Corgan
Corgan Tilley-O'Connor
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Portrayed By: Nick O'Malley
Status: Alive!
Age: 22
Calling: Jack of All Trades
Pantheon: Tuatha
Divine Parent: Lugh
Significant Other(s): None

Background

If there's one thing that can be said about the Tilley family, it's that they're fast. Even Corgan's mother, Angela: fast. One day she was a young, naive girl in Cork, Ireland, then she met Corgan's father. Lugh had taken on a good disguise for that one; he was a dark, mysterious scholar, studying something completely unfathomable at the university in town. Just like that, lightning quick-lickety split, Angela Tilley was knocked up and had to bear the shame of her actions. As a good Catholic family, the Tilleys did what any would do: they sent her packing off to visit her aunt and uncle in America, with the clear understanding that if she ever returned, she'd have to raise her little bastard without the family's support. So it was off to America with the two of them; little Corgan in her belly, and poor Angela Tilley riding in the belly of a boat to an unknown land to live with an aunt and uncle she'd scarcely heard of, more less met.

Her early life in America was as rocky as the seas that brought her there; she had trouble finding work in Boston and was commonly forced to bear the insults of her uncle, a staunchly traditionalist Catholic man who implored her to settle down and marry someone to outweigh the embarassment of being knocked up before marriage. Angela did what she pleased; if anything, she was possessed of a strong sense of individuality. After finding a job that paid enough for her to save and scrounge to get her own place, she bore Corgan in a dingy, terrible little hospital in inner city Boston. Shortly after that, she got sweet on a rowdy Irish boy named Harry, who made a decent woman out of her when Corgan was the age of two.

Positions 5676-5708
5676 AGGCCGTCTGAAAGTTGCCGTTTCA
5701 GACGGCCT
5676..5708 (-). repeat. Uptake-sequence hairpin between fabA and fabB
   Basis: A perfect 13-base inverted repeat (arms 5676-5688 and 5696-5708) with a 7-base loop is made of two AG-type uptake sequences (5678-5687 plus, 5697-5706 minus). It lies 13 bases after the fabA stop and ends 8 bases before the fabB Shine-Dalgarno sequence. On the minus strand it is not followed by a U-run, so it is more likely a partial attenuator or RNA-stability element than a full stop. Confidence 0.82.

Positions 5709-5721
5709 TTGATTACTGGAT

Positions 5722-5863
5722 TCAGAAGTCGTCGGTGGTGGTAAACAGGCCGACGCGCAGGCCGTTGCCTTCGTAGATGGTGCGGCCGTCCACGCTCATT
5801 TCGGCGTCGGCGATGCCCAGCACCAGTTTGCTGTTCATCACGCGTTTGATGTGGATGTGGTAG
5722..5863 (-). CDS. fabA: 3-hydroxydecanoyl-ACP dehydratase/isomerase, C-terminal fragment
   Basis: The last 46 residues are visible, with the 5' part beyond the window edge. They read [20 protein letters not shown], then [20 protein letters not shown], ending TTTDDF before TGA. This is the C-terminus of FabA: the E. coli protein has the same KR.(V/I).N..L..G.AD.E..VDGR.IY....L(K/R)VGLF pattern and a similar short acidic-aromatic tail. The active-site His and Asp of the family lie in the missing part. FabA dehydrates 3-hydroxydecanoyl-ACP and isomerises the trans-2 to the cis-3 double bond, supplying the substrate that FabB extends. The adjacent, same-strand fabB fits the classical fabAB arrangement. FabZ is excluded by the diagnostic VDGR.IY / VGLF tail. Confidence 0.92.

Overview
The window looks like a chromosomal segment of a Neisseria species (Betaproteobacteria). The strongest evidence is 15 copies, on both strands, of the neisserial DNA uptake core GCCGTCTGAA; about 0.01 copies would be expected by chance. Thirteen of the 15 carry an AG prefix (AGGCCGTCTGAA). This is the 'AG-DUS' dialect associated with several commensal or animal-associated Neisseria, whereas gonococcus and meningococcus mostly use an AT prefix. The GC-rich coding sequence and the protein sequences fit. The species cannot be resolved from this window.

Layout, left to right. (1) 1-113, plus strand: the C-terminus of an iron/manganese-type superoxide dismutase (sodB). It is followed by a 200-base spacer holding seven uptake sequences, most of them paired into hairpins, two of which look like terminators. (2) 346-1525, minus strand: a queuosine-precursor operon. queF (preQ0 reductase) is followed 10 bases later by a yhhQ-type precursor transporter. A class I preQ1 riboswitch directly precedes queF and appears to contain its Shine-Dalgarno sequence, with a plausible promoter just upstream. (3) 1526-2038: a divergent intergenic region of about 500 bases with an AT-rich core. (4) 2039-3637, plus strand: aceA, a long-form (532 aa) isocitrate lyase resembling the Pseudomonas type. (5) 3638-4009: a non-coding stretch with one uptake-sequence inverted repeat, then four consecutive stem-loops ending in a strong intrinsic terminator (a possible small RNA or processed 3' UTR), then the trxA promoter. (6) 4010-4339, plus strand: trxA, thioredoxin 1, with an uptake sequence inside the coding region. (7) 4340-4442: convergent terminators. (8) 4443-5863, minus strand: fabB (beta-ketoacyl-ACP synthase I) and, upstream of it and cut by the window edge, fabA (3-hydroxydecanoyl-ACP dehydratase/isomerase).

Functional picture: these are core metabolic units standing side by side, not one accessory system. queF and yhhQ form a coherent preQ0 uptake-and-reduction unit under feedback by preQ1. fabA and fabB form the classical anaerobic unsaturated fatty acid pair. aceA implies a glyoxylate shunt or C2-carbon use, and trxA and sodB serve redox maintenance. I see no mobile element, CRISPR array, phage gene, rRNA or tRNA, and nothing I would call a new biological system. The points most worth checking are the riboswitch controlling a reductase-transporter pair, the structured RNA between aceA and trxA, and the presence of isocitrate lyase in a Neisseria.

Things settled down shortly after the marriage. Harry O'Connor had a decent job as a machinist in a local Boston factory. He drank a lot, sure. A lot of Irish men drank a lot, and Angela wasn't too worried about that. She was worried about the continual growth of the family. By the time Corgan was seven, he had three younger siblings — two brothers and a sister. There was a Harry Jr., a Francis (his youngest brother), and his sister, Collette. Harry was never a bad man. Corgan actually loved him like any son would love his father; he respected the man and wanted to grow up to be like him. Harry never hit Angela, never abused the children. The worst that Corgan could ever expect was the disapproving look that followed showing Harry and Angela his fairly average report cards throughout elementary school. "Boy," Harry would say, "You know you're better than this. You're the smartest kid I know, if only you'd try, you wouldn't end up like me, wasting your life at some factory." Corgan took this to heart — at such a young age, it's hard to explain to your step-father that you understand what he's trying to say, but simply can't force yourself to adhere to the logic behind the statement. He continued to disappear into mediocrity throughout most of grade school.